(Dec. 28, 2018) Celebrate the start of 2019 with a scenic nature walk during Assateague Coastal Trust’s 39th annual Ilia Fehrer/Judy Johnson New Year’s Day Beach Walk at Assateague State Park.

“This is an excellent way to get outside and experience the island during a time of year that offers an experience you won’t get during other times of the year,” ACT Communications Manager Billy Weiland said. “By putting ourselves out there in environments and learning new things about them, we develop a refined respect for them and are more inclined to care about them and ensure such natural resources, like Assateague, are protected from any kind of environmental harm.”

Weiland will be leading participants up the beach to scenic and pristine views, with Ocean City’s strip in the distance, beginning at 1 p.m. on Tuesday. He is taking over for former National State Park Service Ranger Chris Seymour, who had led the walk for more than three decades.

ACT

Sustained winds and freezing cold were enough to limit, but not eliminate, participation in Assateague Coastal Trust’s 38th annual Ilia Fehrer/Judy Johnson New Year’s Day Walk at the state park. Several dozen people listened to former National State Park Service Ranger Chris Seymour describe the beach, while another select few wandered the frozen beach unguided.

The walk is about an hour long and less than one mile, Weiland said. The theme for this year’s walk comes from ACT’s online journal, “The Marsh.”

“I developed ‘The Marsh’ a little over a year ago and I am the author of its stories,” Weiland said. “It resides as the philosophical voice of our organization, which is that to care about the environment, we have to first immerse ourselves in, and experience our environment to better understand it on a scientific and personal level.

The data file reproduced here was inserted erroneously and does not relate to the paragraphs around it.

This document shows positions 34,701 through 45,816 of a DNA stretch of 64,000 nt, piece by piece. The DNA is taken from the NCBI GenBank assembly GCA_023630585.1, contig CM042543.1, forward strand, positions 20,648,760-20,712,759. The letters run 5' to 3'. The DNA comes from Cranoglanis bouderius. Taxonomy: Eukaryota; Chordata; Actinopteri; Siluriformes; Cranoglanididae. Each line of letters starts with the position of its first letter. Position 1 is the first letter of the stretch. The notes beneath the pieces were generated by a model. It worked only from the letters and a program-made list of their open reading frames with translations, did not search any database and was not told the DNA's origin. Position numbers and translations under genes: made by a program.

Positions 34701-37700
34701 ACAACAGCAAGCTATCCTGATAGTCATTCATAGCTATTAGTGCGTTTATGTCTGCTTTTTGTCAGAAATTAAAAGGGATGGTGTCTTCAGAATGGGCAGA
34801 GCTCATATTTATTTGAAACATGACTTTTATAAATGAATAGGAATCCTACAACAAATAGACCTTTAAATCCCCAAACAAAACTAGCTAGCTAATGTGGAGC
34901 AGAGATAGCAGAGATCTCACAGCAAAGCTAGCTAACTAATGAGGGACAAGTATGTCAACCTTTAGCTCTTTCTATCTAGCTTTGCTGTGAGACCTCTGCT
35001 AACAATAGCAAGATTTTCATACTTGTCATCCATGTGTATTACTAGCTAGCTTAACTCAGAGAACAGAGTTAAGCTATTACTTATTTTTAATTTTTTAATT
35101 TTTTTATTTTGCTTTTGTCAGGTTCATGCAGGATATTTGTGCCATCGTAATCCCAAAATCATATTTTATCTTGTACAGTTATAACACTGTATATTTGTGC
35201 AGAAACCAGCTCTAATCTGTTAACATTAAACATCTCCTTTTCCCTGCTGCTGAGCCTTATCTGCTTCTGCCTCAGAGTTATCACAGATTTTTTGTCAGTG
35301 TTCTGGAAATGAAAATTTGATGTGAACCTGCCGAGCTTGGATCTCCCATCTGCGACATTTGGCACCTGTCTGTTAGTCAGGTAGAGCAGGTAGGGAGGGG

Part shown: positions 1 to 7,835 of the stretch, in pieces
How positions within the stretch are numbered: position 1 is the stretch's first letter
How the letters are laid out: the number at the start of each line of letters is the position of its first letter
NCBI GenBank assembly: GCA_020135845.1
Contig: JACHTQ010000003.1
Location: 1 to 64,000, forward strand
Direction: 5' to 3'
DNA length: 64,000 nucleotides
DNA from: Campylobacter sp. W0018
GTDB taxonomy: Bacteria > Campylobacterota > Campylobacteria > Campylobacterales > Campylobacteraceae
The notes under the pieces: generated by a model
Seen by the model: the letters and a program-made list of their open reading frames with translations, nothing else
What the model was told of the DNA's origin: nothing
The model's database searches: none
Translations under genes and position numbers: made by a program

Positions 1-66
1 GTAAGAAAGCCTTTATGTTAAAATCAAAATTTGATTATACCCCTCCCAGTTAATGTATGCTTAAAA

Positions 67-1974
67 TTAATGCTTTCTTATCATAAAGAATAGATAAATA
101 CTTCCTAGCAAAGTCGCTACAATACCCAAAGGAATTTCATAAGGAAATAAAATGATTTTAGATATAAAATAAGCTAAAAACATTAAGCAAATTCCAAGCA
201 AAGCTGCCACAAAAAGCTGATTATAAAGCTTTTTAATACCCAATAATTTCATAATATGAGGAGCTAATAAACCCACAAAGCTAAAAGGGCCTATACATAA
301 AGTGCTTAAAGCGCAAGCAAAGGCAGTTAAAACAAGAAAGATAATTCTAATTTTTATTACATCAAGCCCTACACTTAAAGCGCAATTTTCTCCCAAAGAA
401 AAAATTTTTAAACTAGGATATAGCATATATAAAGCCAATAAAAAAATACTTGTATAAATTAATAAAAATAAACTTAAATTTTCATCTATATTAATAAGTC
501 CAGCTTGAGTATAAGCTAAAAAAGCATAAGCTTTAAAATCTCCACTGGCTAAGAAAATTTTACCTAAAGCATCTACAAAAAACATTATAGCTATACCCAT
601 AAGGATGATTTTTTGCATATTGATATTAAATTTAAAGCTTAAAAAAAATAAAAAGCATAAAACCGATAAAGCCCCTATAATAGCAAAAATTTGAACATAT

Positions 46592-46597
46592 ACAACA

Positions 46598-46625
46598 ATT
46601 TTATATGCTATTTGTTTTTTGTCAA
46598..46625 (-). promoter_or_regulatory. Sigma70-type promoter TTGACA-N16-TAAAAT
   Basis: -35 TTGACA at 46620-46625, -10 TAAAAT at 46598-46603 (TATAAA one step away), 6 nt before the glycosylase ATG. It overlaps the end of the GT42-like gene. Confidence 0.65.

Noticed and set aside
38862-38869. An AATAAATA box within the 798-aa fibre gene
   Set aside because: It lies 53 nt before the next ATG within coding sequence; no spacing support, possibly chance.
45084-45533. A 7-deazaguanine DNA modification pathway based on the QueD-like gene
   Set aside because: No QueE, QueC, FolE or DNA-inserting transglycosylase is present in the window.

“Assateague never fails to offer something new to see or think about,” he continued. “As a barrier island it is constantly ‘on the move.’ Native and migratory bird species are usually always fairly easy to find anywhere on the island, depending on wind and weather. This time of year, the beach is scoured pretty well in areas from increased swell activity, so it’s not rare to find a few cool things that would normally be buried under the sand during the spring and summer (such as old wood planks, seas glass [and] sought after shells, etc.).”

Anywhere from 175 to 300 people come out every year. The numbers fluctuate depending on the weather, Weiland said.

“Last year was a wicked cold New Year’s Day walk,” Weiland said. “I believe our wind chill was in the single digits with noerheast wind at about 25 [knots]. That said, about 60 people came out and we shortened our walk to an hour.”

In the early 1970s, Judy Johnson formed the Committee to Preserve Assateague Island to draw attention to its beauty.

Around the same time, Ilia Fehrer of Snow Hill, visited Assateague on New Year’s Day wanting to reconnect with the wilderness. She was an avid voice in preserving the wetlands and shorelines on Assateague Island. Her family continued to join every year, even coming down from Baltimore.

The invite went out to Assateague Coastal Trust, formally the Committee to Preserve Assateague Island, to join and members started participating. It grew larger every year.

The first beach walk was organized by Fehrer and Johnson on Jan. 1, 1980, the same year former President Jimmy Carter declared “Year of the Coast.”

The New Year’s Day tradition is now named in their honor.

“I hope to see a lot of members from our community join us for this walk,” Weiland said. “I’ve been with ACT for a little over a year now and feel privileged to be leading our long legacy of this event.”

Entry into the park is free for the walk, and hot chocolate and cookies will be offered at the end. ACT encourages walkers to bring personal mugs to reduce waste caused by disposable cups.

Meet ACT staff and Weiland at the Assateague State Park concession stand at 1 p.m. on Tuesday, Jan. 1 to join the walk and make sure to dress accordingly.

From Route 50, follow Route 611 south across the Verrazano Bridge, then drive to the end of the road and turn right into the State Park’s parking lot.

For more information, call ACT at 410-629-1538 or visit ACTforBays.org.

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